Do You Suffer From Symptoms of Incontinence?

Is Your Lifestyle Worsening Your Bladder Incontinence

Do you lead an active lifestyle? Sure, you go to the gym or take a walk every evening. But did you drive to work or school this morning? Then sit at a desk all day? Come home to watch TV or relax on the couch? Do online banking, direct deposit, online shopping, and other things to avoid running errands?

Your lifestyle is probably more sedentary than you think. And you may not realize this, but leading a sedentary lifestyle can worsen incontinence, and can even lead to incontinence when in conjunction with other factors.

If your sedentary lifestyle has led to weight gain, this increases your risk for suffering from urinary incontinence (UI).

Becoming more and more sedentary has happened to us over time. And although we are accustomed to it, it does come with health risks. Sitting too much is linked to obesity and heart disease. A British study found that sitting for prolonged periods of time increases the risk of all manner of diseases, including metabolic disease that is a precursor to diabetes. People are especially at risk if they sit all day and do not exercise at all.

Research has shown that a sedentary lifestyle can worsen incontinence. A study of elderly women found that those who exercised regularly “had better pelvic floor muscle function.”

Another study found that, “Women engaging in regular, moderately intense physical activity have a lower incidence of UI than sedentary women.”

There are two main connections between incontinence and a sedentary lifestyle:

As stated in the study above, a more sedentary lifestyle can make incontinence worse. In the case of the study, advanced age also played a factor. In other cases, a sedentary lifestyle can lead to obesity, which also worsens incontinence.

Individuals who already suffer from incontinence may begin to lead a sedentary lifestyle. This is because they are nervous or embarrassed to try exercising when suffering from incontinence. This is especially true for people with stress incontinence, which is exacerbated by jumping, weightlifting, running and other such activities.

So how do you avoid worsening your incontinence? Or what’s the easiest way to become more active? One of the studies mentioned above suggests that, “with health behavior changes, including moderately intense physical activity, use of pelvic floor strengthening exercises and weight management, as well as avoidance of constipation, women can reduce the incidence of UI.”

Some health behavior changes to consider include:

Try to get up and walk around about once every hour if you sit at a desk all day.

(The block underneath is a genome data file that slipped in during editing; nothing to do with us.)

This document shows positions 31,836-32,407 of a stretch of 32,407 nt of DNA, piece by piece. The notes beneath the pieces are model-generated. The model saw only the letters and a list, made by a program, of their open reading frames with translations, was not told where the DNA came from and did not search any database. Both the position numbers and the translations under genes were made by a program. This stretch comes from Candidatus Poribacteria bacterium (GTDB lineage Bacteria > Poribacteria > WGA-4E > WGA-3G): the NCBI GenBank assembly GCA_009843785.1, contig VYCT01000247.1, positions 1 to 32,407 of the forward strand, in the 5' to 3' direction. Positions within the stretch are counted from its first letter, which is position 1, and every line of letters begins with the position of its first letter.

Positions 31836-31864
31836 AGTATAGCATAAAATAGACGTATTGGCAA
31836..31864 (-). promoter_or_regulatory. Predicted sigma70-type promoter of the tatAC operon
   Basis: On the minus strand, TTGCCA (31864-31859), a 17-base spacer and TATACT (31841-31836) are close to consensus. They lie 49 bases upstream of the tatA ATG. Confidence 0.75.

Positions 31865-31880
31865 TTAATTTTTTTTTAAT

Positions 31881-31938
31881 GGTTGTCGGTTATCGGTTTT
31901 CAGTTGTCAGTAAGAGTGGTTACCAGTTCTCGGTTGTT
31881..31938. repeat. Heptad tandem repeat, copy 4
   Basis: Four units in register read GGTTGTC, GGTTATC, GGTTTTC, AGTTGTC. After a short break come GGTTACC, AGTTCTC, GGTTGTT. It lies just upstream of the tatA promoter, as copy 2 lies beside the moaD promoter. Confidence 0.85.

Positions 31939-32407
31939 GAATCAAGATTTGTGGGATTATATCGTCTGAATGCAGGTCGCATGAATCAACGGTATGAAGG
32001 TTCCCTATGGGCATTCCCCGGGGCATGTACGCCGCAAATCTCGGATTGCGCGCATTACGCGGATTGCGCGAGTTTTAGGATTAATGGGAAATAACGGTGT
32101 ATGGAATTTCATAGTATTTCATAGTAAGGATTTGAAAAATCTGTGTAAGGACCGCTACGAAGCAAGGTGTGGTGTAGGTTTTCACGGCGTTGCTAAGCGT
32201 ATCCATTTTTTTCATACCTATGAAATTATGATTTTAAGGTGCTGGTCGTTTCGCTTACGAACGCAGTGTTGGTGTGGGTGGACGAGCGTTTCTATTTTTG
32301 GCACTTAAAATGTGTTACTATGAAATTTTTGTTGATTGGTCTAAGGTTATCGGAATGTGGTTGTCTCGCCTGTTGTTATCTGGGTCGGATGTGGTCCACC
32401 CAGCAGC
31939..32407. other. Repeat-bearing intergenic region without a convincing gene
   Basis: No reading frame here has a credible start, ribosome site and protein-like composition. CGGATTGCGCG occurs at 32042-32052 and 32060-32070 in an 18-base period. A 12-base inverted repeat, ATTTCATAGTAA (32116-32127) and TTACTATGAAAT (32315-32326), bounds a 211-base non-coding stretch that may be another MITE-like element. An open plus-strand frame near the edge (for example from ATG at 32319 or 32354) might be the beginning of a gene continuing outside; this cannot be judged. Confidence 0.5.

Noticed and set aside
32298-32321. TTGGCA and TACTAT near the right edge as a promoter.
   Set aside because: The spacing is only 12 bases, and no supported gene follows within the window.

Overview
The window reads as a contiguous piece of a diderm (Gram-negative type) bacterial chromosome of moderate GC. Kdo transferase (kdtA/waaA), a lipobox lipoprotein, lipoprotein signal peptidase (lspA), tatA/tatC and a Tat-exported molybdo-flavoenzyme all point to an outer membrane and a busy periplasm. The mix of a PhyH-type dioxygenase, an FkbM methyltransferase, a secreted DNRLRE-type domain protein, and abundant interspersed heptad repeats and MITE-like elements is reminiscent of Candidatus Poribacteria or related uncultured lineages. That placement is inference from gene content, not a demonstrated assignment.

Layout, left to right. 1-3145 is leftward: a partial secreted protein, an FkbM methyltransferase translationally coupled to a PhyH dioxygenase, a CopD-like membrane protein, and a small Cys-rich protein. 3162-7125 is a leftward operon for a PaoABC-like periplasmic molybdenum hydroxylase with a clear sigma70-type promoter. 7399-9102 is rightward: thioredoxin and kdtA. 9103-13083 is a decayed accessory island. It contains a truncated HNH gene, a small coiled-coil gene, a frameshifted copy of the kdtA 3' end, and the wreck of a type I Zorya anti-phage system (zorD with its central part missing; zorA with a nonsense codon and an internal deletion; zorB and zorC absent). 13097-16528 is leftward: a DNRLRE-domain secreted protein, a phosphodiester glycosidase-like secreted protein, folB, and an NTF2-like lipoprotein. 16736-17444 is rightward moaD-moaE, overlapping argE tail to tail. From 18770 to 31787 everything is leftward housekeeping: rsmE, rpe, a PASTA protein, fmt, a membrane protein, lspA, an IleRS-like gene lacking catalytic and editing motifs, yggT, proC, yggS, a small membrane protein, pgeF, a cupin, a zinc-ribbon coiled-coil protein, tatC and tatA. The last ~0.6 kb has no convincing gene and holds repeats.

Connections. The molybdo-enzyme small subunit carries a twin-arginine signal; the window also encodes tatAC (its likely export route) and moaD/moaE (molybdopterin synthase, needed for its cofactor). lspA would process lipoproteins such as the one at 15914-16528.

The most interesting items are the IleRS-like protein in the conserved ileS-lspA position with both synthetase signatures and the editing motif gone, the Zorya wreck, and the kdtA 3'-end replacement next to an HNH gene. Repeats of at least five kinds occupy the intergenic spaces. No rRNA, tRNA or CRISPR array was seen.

Drive less, walk over to the drugstore, or walk to your friend’s house.

Park further away – do you really need the closest spot in the shopping center?

Take the stairs, not the elevator.

You should also be doing pelvic floor muscle exercises, also called Kegel exercises, to help strengthen the muscles that work to hold in urine.

It is important to your overall health that you lead an active lifestyle. This could mean even the smallest adjustments, as outlined above.

If you are experiencing incontinence, contact us. Or call our discreet, dedicated Medical Concierge to learn more at 800-771-1953.

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About The Incontinence Institute

At the Incontinence Institute, our team of healthcare providers understand the physical and mental trials that accompany living with urinary or bowel incontinence. Because of this, we are sensitive to your situation and treat all of our patients with the utmost respect and concern for discretion.


Individual incontinence conditions, treatment and recovery times may vary. Each patient's experience with incontinence procedures and / or surgery will differ. All surgical procedures involve some level of risk. If directed to pursue surgery by your physician, prompt action is advised, as waiting may reduce the efficacy of surgical treatment. The opinions expressed in patient testimonials are by patients only; they are not qualified medical professionals. These opinions should not be relied upon as, or in place of, the medical advice of a licensed doctor, etc.

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Incontinence Institute 2009 Mallory Lane, Suite 100 Franklin, Tennessee 37067

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